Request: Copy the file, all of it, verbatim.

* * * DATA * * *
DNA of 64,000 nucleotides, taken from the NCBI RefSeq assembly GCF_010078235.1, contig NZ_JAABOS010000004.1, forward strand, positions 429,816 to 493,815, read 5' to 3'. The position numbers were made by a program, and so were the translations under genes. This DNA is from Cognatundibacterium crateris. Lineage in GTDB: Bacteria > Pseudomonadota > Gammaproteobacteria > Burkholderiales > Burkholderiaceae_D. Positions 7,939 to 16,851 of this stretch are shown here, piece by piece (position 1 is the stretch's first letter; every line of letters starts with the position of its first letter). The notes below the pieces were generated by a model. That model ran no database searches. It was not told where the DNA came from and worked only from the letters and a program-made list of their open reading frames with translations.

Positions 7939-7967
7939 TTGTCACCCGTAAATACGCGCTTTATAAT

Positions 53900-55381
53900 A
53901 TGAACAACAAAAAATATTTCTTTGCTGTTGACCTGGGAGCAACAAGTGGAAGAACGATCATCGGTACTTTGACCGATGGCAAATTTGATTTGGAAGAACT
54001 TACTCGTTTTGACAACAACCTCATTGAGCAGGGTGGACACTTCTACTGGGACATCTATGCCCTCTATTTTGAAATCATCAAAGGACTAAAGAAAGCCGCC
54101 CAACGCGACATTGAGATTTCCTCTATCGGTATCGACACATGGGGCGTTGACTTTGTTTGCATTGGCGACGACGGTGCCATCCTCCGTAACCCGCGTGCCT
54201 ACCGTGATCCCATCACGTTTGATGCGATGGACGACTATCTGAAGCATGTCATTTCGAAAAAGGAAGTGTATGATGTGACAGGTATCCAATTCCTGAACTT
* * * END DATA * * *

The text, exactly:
DNA of 64,000 nucleotides, taken from the NCBI RefSeq assembly GCF_010078235.1, contig NZ_JAABOS010000004.1, forward strand, positions 429,816 to 493,815, read 5' to 3'. The position numbers were made by a program, and so were the translations under genes. This DNA is from Cognatundibacterium crateris. Lineage in GTDB: Bacteria > Pseudomonadota > Gammaproteobacteria > Burkholderiales > Burkholderiaceae_D. Positions 7,939 to 16,851 of this stretch are shown here, piece by piece (position 1 is the stretch's first letter; every line of letters starts with the position of its first letter). The notes below the pieces were generated by a model. That model ran no database searches. It was not told where the DNA came from and worked only from the letters and a program-made list of their open reading frames with translations.

Positions 7939-7967
7939 TTGTCACCCGTAAATACGCGCTTTATAAT

Positions 53900-55381
53900 A
53901 TGAACAACAAAAAATATTTCTTTGCTGTTGACCTGGGAGCAACAAGTGGAAGAACGATCATCGGTACTTTGACCGATGGCAAATTTGATTTGGAAGAACT
54001 TACTCGTTTTGACAACAACCTCATTGAGCAGGGTGGACACTTCTACTGGGACATCTATGCCCTCTATTTTGAAATCATCAAAGGACTAAAGAAAGCCGCC
54101 CAACGCGACATTGAGATTTCCTCTATCGGTATCGACACATGGGGCGTTGACTTTGTTTGCATTGGCGACGACGGTGCCATCCTCCGTAACCCGCGTGCCT
54201 ACCGTGATCCCATCACGTTTGATGCGATGGACGACTATCTGAAGCATGTCATTTCGAAAAAGGAAGTGTATGATGTGACAGGTATCCAATTCCTGAACTT